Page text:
Sunday, April 25, 2010

Blood Meridian Chapter 13

This chapter showed a change in tempo in the story. The posse is now called the "Americans" and they kill Mexican citizens instead of Apaches. Sure they always killed the citizens, it's just that there is more emphasis on the civilians in this chapter. I guess you could say that McCarthy describes the citizens more in this chapter instead of in the others.

The beginning of this chapter was very ironic. The Americans get a huge parade/festival/dinner/ball for killing the exact opposite thing the governor wants them too. In reality, they are no better than the Apaches. Throughout the entire book, they have been running from the Apaches instead of fighting them, something that will surely come back to haunt them. McCarthy has the Americans kill the citizens to show how clever Glanton and the Judge are by having them find alternate ways to get scalps. On page 168, McCarthy says, "...the scalps were being strung about the iron fretwork of the gazebo like decorations for some barbaric celebration. Besides being a very descriptive simile, this sentence also adds to the irony. McCarthy probably added this ironic segment to show how scarce information was back in the 1800's and how out of sync the citizens were with the governing cities. Also, it's pretty ironic that the Judge is wearing kid boots, but only if the kid part is a reference to a child, not a goat (page 169).

The dinner scene is great. Were the Mexicans really not expecting a group of loud, rowdy, nasty, and dangerous mercenaries to get out of hand, especially when alcohol is involved? Also, it was pretty funny how they ate every bit of food in the entire city.

It's cool how McCarthy writes about Glanton's wife and child. He shows a softer and weaker side of Glanton while he is in the desert. McCarthy does this to show how the toughest and most ruthless (roofless for Alex) character has a nice and simple side. I'm not sure but maybe this is how McCarthy feels. Maybe he feels bad and lonely whenever he doesn't see his family (wife and child). For more info about McCarthy click here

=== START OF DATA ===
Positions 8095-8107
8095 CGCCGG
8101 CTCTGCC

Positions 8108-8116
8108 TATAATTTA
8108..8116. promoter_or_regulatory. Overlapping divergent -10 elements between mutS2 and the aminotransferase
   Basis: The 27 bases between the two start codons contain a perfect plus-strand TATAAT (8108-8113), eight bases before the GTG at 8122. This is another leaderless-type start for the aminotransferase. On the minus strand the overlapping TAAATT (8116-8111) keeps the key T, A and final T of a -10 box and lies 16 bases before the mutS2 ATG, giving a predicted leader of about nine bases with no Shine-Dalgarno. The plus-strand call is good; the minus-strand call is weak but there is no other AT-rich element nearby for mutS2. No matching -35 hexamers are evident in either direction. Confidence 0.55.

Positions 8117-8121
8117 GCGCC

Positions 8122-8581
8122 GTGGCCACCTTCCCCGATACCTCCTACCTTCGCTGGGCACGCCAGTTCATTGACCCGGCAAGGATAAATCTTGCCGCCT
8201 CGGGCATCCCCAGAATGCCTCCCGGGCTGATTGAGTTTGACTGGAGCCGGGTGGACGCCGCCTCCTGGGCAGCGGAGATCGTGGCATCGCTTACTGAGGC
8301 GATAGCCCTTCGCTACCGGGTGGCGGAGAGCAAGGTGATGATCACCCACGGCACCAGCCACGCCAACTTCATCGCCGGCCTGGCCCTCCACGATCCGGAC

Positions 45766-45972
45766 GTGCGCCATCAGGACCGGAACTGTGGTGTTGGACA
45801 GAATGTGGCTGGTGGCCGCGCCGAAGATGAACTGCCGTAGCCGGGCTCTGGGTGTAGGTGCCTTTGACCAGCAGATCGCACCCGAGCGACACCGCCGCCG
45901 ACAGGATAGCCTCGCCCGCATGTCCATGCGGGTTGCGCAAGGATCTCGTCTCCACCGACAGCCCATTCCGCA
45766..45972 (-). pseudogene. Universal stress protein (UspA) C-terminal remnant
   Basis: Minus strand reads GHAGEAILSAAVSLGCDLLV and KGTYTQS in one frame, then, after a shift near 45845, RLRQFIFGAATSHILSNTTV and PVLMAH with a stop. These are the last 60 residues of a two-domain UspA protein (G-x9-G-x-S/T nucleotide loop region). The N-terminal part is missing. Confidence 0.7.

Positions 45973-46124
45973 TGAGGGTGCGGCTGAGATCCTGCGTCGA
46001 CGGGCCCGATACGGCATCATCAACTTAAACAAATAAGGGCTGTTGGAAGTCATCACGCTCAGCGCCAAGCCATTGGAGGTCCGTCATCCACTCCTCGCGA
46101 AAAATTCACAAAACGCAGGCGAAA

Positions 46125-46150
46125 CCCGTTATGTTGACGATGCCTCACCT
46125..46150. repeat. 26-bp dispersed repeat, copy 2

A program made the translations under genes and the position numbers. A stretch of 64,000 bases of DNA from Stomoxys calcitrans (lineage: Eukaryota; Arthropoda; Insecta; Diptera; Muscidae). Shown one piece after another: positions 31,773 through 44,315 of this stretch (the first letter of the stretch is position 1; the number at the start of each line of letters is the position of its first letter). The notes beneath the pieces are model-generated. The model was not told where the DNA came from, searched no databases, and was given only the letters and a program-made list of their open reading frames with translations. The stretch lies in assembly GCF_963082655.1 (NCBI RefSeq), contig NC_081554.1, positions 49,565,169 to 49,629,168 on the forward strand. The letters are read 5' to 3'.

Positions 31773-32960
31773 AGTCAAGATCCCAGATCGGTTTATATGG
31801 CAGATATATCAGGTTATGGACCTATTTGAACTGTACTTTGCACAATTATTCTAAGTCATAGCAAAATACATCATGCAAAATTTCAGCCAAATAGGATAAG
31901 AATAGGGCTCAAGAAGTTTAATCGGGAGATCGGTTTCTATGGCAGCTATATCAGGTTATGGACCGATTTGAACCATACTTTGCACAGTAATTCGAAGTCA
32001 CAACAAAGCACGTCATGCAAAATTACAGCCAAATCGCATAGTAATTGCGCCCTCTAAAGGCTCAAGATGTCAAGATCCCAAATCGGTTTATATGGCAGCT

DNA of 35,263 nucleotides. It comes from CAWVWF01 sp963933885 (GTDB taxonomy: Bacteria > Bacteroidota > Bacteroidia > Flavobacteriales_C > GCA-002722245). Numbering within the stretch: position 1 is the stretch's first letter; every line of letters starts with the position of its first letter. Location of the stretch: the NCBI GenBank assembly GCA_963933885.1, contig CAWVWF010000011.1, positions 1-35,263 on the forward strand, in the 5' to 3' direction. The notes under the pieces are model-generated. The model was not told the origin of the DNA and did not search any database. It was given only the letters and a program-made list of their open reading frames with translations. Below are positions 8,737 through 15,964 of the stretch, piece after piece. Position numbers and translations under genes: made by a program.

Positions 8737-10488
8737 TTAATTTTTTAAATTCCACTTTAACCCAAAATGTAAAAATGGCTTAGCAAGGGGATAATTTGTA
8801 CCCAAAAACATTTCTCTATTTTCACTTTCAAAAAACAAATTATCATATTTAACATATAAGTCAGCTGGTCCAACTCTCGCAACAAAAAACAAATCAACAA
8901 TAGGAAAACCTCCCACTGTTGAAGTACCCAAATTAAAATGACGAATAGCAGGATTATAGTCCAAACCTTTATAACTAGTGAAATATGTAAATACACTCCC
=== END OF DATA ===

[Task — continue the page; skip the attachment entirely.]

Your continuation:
The massacre of the Tiguas is much shorter and less descriptive. McCarthy makes this massacre shorter to show how killing a mass amount of people for their scalps is getting pretty normal and regular. He is trying to show how the act of hunting people is getting to be more like a business. In this chapter, there is two massacres. The one in the Mexican town during the funeral is a little more interesting because they fight back with knives and guns. However the outcome is still the same; the Americans get all the scalps they can hold and wipe out an entire colony of people in less than 2 hours. For information on scalping click here

Just because the Judge is awesome I will include this long quote...
"But the Judge was like a cat and he sidestepped the man and seized his arm and broke it and picked the man up by his head. He put him against the wall and smiled at him but the man had begun to bleed from the ears and the blood was running down between the judge's fingers and over his hands and when the judge turned him loose there was something wrong with his head and he slid to the floor and did not get up." Up until this point, we had never seen the Judge's strength in use. People had spoken about it in the book before, however this is the first time we see it for real. This really adds to the Judge's character as the strong, silent intellectual.

One simile that really didn't work was on page 184. McCarthy writes, "They were shambling along the road like dumb things." Wow McCarthy, really descriptive. This is the one and only time McCarthy failed to impress with his writing skills. He could have at least said like dumb animals but nope, he chose to go with "things."

For some research...

Ures is a city in Mexico that has financial relationships with Sonora.

8000 pesos is the equivalent of $657.18. Remember this is the price on Glanton's head.


  1. Wow 10:30 pm and I'm the first blog?

  2. I'm reading Blood Meridian and am enjoying your web site. However, the price on Glanton's head was high. First, in 1850 the dollar and the peso were nearly equal in value, so he'd be wanted for $8,000. Second, given inflation, $1 in 1850 would be worth just under $30 today. So, in current money, Glanton had a price on his head of $240,000.